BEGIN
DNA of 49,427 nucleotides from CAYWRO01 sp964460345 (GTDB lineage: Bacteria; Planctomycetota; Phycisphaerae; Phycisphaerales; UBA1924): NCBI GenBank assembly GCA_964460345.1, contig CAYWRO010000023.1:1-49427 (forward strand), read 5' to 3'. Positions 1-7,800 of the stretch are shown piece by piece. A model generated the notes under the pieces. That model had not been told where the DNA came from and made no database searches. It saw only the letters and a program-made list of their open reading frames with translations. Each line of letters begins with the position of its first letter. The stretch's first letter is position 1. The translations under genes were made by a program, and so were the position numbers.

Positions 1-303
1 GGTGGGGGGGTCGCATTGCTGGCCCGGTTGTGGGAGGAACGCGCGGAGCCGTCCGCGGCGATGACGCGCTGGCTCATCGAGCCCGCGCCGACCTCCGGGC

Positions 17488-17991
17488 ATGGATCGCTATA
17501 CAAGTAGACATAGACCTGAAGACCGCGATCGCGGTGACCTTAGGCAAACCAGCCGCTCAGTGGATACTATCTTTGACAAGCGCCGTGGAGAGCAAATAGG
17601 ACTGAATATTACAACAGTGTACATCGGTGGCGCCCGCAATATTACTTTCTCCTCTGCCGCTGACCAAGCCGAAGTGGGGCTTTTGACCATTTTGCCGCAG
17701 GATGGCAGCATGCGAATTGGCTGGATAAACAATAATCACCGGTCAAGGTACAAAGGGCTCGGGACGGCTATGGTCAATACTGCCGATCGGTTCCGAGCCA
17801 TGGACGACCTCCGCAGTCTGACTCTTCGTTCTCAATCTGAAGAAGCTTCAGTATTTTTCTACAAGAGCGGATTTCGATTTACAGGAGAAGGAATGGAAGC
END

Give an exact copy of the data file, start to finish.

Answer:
DNA of 49,427 nucleotides from CAYWRO01 sp964460345 (GTDB lineage: Bacteria; Planctomycetota; Phycisphaerae; Phycisphaerales; UBA1924): NCBI GenBank assembly GCA_964460345.1, contig CAYWRO010000023.1:1-49427 (forward strand), read 5' to 3'. Positions 1-7,800 of the stretch are shown piece by piece. A model generated the notes under the pieces. That model had not been told where the DNA came from and made no database searches. It saw only the letters and a program-made list of their open reading frames with translations. Each line of letters begins with the position of its first letter. The stretch's first letter is position 1. The translations under genes were made by a program, and so were the position numbers.

Positions 1-303
1 GGTGGGGGGGTCGCATTGCTGGCCCGGTTGTGGGAGGAACGCGCGGAGCCGTCCGCGGCGATGACGCGCTGGCTCATCGAGCCCGCGCCGACCTCCGGGC

Positions 17488-17991
17488 ATGGATCGCTATA
17501 CAAGTAGACATAGACCTGAAGACCGCGATCGCGGTGACCTTAGGCAAACCAGCCGCTCAGTGGATACTATCTTTGACAAGCGCCGTGGAGAGCAAATAGG
17601 ACTGAATATTACAACAGTGTACATCGGTGGCGCCCGCAATATTACTTTCTCCTCTGCCGCTGACCAAGCCGAAGTGGGGCTTTTGACCATTTTGCCGCAG
17701 GATGGCAGCATGCGAATTGGCTGGATAAACAATAATCACCGGTCAAGGTACAAAGGGCTCGGGACGGCTATGGTCAATACTGCCGATCGGTTCCGAGCCA
17801 TGGACGACCTCCGCAGTCTGACTCTTCGTTCTCAATCTGAAGAAGCTTCAGTATTTTTCTACAAGAGCGGATTTCGATTTACAGGAGAAGGAATGGAAGC